We're pleased to welcome two distinguished members of the European parliament who are active on matters pertaining to Belarus and who represent some of Belarus' neighbors.
We are also pleased to have today with us Harald Gunther of the Austrian Embassy, representing the presidency of the European Union held currently by Austria.
As I indicated earlier, Congressman Smith had undertaken a specific initiative in the United States Congress, the Belarus Democracy Act, and some of you may be familiar with the elements of that program.
We welcome the European parliament and E.U.'s strong interest and attention to Belarus, including the very recent broadcasting initiative, which we'll hear more about shortly.
It is vital that Europe and the United States stand shoulder to shoulder in promotion of freedom worldwide. It is especially important with respect to Belarus, which borders the E.U. and NATO states, yet which due to the nature of the Lukashenko regime remains for the time being an anomaly in Europe.
Therefore, I welcome the U.S.-E.U. cooperation in promoting freedom for the long-suffering people of Belarus and look forward to even stronger cooperation to advance democracy there and in the region.
Our first speaker this afternoon will be Aldis Kuskis. He's a member of the European parliament from Latvia, representing the group of the European People's Party and European Democrats. He is a vice chairman of the Delegation for Relations with Belarus, member of the Committee on the Environment, Public Health and Food Safety and the Committee on Transport and Tourism.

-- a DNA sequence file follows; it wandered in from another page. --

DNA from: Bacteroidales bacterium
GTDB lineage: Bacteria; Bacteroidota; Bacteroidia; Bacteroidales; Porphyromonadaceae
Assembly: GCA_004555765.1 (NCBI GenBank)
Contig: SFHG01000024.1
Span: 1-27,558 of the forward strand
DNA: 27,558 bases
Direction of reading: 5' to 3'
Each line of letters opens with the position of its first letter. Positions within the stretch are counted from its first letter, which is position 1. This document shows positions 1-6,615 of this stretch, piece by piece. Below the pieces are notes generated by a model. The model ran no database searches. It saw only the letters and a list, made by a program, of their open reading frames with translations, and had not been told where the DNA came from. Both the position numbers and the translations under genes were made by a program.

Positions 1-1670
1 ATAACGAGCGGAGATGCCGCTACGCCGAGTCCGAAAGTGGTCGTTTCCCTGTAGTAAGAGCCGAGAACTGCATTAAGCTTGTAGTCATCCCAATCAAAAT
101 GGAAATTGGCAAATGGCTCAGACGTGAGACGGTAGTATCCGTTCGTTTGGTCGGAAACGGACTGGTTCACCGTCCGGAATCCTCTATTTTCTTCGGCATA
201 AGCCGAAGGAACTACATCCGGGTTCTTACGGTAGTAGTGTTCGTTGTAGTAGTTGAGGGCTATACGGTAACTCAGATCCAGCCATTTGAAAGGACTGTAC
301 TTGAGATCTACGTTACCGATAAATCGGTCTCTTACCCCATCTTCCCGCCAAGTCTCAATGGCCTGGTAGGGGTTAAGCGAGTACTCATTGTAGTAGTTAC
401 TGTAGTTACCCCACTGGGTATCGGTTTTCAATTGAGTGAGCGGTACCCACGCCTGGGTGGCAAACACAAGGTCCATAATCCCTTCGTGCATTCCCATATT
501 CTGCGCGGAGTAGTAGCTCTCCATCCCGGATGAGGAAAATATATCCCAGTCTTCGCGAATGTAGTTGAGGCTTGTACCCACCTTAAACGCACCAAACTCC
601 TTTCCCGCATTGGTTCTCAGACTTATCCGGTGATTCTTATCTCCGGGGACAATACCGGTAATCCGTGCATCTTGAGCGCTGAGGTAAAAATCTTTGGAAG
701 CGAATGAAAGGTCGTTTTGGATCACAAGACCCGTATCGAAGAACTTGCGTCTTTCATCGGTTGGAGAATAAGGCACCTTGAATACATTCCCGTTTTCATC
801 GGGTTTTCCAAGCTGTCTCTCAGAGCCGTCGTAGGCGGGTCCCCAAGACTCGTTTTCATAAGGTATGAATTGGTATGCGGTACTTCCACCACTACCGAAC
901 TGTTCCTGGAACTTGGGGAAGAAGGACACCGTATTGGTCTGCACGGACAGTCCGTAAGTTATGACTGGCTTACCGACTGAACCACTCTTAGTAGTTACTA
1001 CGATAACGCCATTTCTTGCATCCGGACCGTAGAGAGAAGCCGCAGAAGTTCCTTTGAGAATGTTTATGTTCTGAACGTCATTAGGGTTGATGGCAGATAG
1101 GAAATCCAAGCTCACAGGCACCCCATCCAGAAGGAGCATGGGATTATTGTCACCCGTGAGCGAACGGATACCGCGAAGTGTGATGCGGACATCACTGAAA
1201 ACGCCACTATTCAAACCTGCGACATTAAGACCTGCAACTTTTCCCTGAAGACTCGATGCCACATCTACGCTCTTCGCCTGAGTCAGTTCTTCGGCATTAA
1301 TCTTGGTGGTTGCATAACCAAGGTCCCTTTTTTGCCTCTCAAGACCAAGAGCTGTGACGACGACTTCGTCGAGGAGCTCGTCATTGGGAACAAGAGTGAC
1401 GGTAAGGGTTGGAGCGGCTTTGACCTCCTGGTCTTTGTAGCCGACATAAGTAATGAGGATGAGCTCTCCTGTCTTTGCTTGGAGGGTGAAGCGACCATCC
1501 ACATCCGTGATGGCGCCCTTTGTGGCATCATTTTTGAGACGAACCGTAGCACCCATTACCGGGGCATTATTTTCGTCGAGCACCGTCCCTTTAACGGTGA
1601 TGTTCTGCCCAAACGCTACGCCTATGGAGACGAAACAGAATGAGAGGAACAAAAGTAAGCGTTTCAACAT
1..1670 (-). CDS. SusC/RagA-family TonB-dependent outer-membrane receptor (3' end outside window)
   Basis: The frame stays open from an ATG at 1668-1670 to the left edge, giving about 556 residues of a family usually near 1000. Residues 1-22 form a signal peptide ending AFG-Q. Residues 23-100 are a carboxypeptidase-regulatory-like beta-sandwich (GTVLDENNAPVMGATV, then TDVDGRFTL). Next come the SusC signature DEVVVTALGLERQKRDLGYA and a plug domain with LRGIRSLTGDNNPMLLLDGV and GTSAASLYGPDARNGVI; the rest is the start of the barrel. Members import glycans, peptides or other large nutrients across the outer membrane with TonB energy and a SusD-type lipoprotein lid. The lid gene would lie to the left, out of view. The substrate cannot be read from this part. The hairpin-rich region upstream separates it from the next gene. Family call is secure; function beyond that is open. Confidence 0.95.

Prior to that, Mr. Kuskis was a member of the Latvian parliament during the eighth parliamentary term. At the Latvian parliament, he was a member of the European Affairs Committee, Human Rights and Social Affairs Committee and the vice chairman of the New Era Parliamentary Party.
Before he started his political career, he worked in the private sector in the field of telecommunications and advertising, and certainly as one who's followed developments in Belarus, the thing that certainly impresses one is the near monopoly in the information states that the regime has.
Following Mr. Kuskis, we'll hear from Barbara Kudrycka. She, likewise, is a member of the European parliament, in this case from Poland, representing the group of the European People's Party and the European Democrats. She's a member of the Delegation for Relations with Belarus as well and member of the Committee on Civil Liberties, Justice and Home Affairs.
Ms. Kudrycka holds a doctorate in law and is a professor of law at the Department of Law and Administration at the University of Warsaw. She is head of the Department of the Administrative Law at the University of Bialystok -- hopefully I didn't mispronounce that too badly.
And our final panelist this afternoon, again, is Mr. Harald Gunther who's currently serving as the deputy chief of mission at the Embassy of Austria here in Washington. Austria currently holds the presidency of the European Union. Mr. Gunther has served as deputy director, Press and Information Department at the Austrian Foreign Affairs and at various posts, including Austria's consulate in Los Angeles, the embassy in Tokyo and embassy in Algiers. He holds a law degree from the University of Vienna.
So without any further ado, I'll turn the microphone over and welcome your presentations. What I'd suggest is that we have each of the three panelists give their presentations and then at the end of all of the presentations we'll open up to questions. Thank you.